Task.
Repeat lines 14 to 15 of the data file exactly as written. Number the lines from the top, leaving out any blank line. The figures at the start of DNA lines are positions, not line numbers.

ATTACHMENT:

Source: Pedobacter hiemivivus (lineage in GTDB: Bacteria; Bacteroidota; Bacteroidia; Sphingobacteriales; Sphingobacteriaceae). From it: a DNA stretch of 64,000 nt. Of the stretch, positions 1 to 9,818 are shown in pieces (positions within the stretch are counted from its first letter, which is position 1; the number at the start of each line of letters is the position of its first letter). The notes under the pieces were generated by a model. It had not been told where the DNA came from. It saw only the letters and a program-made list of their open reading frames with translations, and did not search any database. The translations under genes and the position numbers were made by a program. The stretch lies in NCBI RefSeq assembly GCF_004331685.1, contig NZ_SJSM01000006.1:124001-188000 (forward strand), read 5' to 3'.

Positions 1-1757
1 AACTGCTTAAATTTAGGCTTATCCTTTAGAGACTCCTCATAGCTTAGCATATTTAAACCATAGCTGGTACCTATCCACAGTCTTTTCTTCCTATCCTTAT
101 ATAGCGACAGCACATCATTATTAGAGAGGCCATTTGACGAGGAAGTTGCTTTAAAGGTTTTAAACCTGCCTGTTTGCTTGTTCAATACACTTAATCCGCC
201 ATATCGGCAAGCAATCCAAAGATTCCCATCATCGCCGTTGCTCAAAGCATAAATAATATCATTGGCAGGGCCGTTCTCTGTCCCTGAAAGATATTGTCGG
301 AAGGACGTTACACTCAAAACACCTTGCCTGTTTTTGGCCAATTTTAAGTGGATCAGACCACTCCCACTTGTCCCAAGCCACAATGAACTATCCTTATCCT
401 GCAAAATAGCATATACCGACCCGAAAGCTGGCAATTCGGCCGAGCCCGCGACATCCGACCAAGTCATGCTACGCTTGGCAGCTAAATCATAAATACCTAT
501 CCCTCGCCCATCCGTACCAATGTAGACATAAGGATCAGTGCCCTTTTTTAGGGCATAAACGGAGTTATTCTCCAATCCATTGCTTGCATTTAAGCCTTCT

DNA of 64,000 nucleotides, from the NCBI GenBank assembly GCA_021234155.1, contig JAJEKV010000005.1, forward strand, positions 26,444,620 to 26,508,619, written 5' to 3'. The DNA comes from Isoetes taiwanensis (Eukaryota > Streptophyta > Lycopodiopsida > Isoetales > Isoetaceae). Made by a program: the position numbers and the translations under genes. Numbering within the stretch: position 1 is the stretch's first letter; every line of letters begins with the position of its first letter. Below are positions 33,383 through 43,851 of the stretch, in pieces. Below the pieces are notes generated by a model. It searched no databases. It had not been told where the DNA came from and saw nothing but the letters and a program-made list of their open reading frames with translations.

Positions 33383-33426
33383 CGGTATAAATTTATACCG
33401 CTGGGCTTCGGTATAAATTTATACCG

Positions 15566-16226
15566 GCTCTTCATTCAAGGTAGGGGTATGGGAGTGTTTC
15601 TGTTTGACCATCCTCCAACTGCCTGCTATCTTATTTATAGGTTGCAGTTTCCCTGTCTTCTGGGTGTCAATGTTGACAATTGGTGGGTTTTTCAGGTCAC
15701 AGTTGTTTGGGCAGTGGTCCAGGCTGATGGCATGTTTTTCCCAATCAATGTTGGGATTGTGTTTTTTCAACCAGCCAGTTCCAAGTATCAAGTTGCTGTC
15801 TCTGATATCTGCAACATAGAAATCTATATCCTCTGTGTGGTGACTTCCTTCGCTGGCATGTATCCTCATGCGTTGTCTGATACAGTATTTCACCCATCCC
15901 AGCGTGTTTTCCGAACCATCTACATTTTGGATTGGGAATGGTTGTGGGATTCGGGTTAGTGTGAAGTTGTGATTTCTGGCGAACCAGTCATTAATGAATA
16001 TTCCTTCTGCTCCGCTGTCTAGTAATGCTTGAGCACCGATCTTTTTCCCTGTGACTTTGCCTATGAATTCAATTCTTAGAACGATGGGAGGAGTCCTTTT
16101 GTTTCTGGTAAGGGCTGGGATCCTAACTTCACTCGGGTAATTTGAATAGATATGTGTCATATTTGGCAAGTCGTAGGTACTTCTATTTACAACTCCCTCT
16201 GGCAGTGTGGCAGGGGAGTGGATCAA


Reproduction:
15566 GCTCTTCATTCAAGGTAGGGGTATGGGAGTGTTTC
15601 TGTTTGACCATCCTCCAACTGCCTGCTATCTTATTTATAGGTTGCAGTTTCCCTGTCTTCTGGGTGTCAATGTTGACAATTGGTGGGTTTTTCAGGTCAC